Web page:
Greater Manchester

Photograph of the Pyramid taken by Douglas Rendell

In the 1930s, Manchester in the North West of England was an important centre of the textile industry–and home to many cinemas, old and new: just before the supercinema boom, the city boasted 109 cinemas, ‘one for every 7,000 persons’.[1] Cinema Culture in 1930s Britain visited the Greater Manchester area[2] in the Spring and Summer of 1995 to conduct interview field work. Many of those taking part had heard about the project earlier in the year via announcements and articles in local and regional media outlets,[3] while others had been recruited through contacts with local history societies, reminiscence groups, homes for the elderly, and the like. Because of its association with Mass Observation’s 1930s ‘Worktown’ project, targeted efforts were made to recruit participants in the town of Bolton.

From these contacts, twenty-two core informants were identified, with years of birth ranging between 1906 and 1926 (selection was based roughly on national 1930s social class demographics and the gender profile of 1930s cinemagoers). Half of this number were based in Bolton: of the Bolton group seven were female and four male; three were occupationally working class, three were working/lower middle class, and five middle class. Of the eleven interviewees based elsewhere in Greater Manchester (including–besides the city of Manchester–Altrincham, Bury, Prestwich, and Sale) seven were female and four male; while nine were occupationally working class and two middle class.

Research Fellow Valentina Bold made two visits to Greater Manchester to conduct interviews. Between 24 April and 17 May 1995, she met all twenty-two core informants, some of them in group settings. Her second visit, between 25 May and 13 June, involved follow-up interviews with twenty of them. Finally, in May 1996 she made a flying visit to catch up with one of the remaining two participants. All but one of the twenty-two Greater Manchester core informants were therefore interviewed twice.

Some distinctive tastes and preferences emerge from these interviews. Nelson Eddy and Jeanette MacDonald–with a core of avid fans in Bolton–are among the best-loved film stars. Film personalities highly rated for their acting skills include Edward G. Robinson, Spencer Tracy, James Cagney, and Bette Davis. Jewish informants particularly like Charlie Chaplin. Stars disliked by some informants include Ginger Rogers and the “sick-making” Shirley Temple. Appreciative reference is made to Robert Donat, a Mancunian with a “lovely voice.” Blonde actresses are remembered by male informants for their sex appeal, actors with moustaches (Clark Gable and Ronald Colman in particular) by the women.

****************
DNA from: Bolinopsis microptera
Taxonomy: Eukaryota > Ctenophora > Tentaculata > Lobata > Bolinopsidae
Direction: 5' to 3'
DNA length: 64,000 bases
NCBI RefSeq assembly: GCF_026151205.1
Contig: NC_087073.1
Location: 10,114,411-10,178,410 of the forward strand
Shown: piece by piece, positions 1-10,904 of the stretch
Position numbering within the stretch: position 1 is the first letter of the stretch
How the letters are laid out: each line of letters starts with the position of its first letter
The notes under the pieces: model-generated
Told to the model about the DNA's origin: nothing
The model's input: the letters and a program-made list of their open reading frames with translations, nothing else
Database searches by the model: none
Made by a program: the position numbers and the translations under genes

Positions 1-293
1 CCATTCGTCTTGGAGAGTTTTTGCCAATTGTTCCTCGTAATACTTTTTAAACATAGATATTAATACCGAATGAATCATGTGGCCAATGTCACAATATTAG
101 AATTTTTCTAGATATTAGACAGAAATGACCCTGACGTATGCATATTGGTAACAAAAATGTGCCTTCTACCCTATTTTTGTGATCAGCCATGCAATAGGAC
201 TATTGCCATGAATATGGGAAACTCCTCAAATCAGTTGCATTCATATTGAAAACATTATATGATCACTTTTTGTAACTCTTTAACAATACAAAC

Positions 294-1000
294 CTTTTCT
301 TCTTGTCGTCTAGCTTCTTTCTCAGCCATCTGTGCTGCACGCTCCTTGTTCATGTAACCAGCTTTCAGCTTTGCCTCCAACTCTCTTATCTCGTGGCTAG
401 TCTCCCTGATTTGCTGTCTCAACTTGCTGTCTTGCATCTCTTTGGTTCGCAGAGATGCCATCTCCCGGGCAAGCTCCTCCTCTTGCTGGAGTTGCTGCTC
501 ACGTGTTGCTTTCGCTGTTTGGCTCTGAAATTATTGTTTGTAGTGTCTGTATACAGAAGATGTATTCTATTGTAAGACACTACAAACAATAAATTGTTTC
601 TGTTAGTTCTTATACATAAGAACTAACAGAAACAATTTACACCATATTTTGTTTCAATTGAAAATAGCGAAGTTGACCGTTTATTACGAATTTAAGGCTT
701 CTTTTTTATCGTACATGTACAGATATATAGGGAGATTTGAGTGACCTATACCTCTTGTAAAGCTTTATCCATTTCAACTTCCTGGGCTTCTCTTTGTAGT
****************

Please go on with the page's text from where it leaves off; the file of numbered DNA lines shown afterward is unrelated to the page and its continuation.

Solo interviews involving all of the Greater Manchester core informants (and of one non-core informant) have been transcribed and audio-synced. The Bolton interviews can be accessed from the Bolton home page. The other Greater Manchester interviews are listed below, with links to informants’ home pages.

Heathlands Retirement Home, Prestwich
Residents who took part in a group interview at Heathlands Retirement Home included Tessa Amelan, Nat Frieling, Sam Flamholtz, Gabrielle Adam and Rachel Tarsky.

Thornlea Residential Home, Blackley
Residents who took part in a group interview at Thornlea Residential Home included Elizabeth Woods, Lily Sutcliffe, Wilfred Sevlin, Joe Dowlag, Peter McDonough and Nelly (surname unrecorded).

Solo Interviews

* Non-core informant

Greater Manchester Memorabilia and Links

Listing of Greater Manchester cinemas
Letter from Denis Houlston (listing of 1930s cinemas in Levenshulme) | Transcript
Postcards and photographs signed by the stars (sent to Denis Houlston)
Photographs taken by Douglas Rendell
‘The Way We Were: Cinemas’, article from Manchester Evening News (5 November 2014)
‘Manchester Evening News’ clipping (February 1995)
‘The Big Issue Northwest’ clipping (31 January-6 February 1995)
‘Manchester’s 109 Kinemas’ clipping


[1] ‘Manchester’s 109 Kinemas’, Kinematograph Weekly, 22 March 1934.
[2] Aside from the city of Manchester itself, the Greater Manchester area takes in numerous surrounding towns, villages and suburbs. List of All the Towns in Greater Manchester ( (accessed 3 February 2022). Sale does not appear in this list, though it is part of Greater Manchester.
[3] These included BBC Radio North, The Big Issue Northwest, Manchester Evening News, South Manchester Reporter, Cheadle and District Advertiser, Bolton Evening News.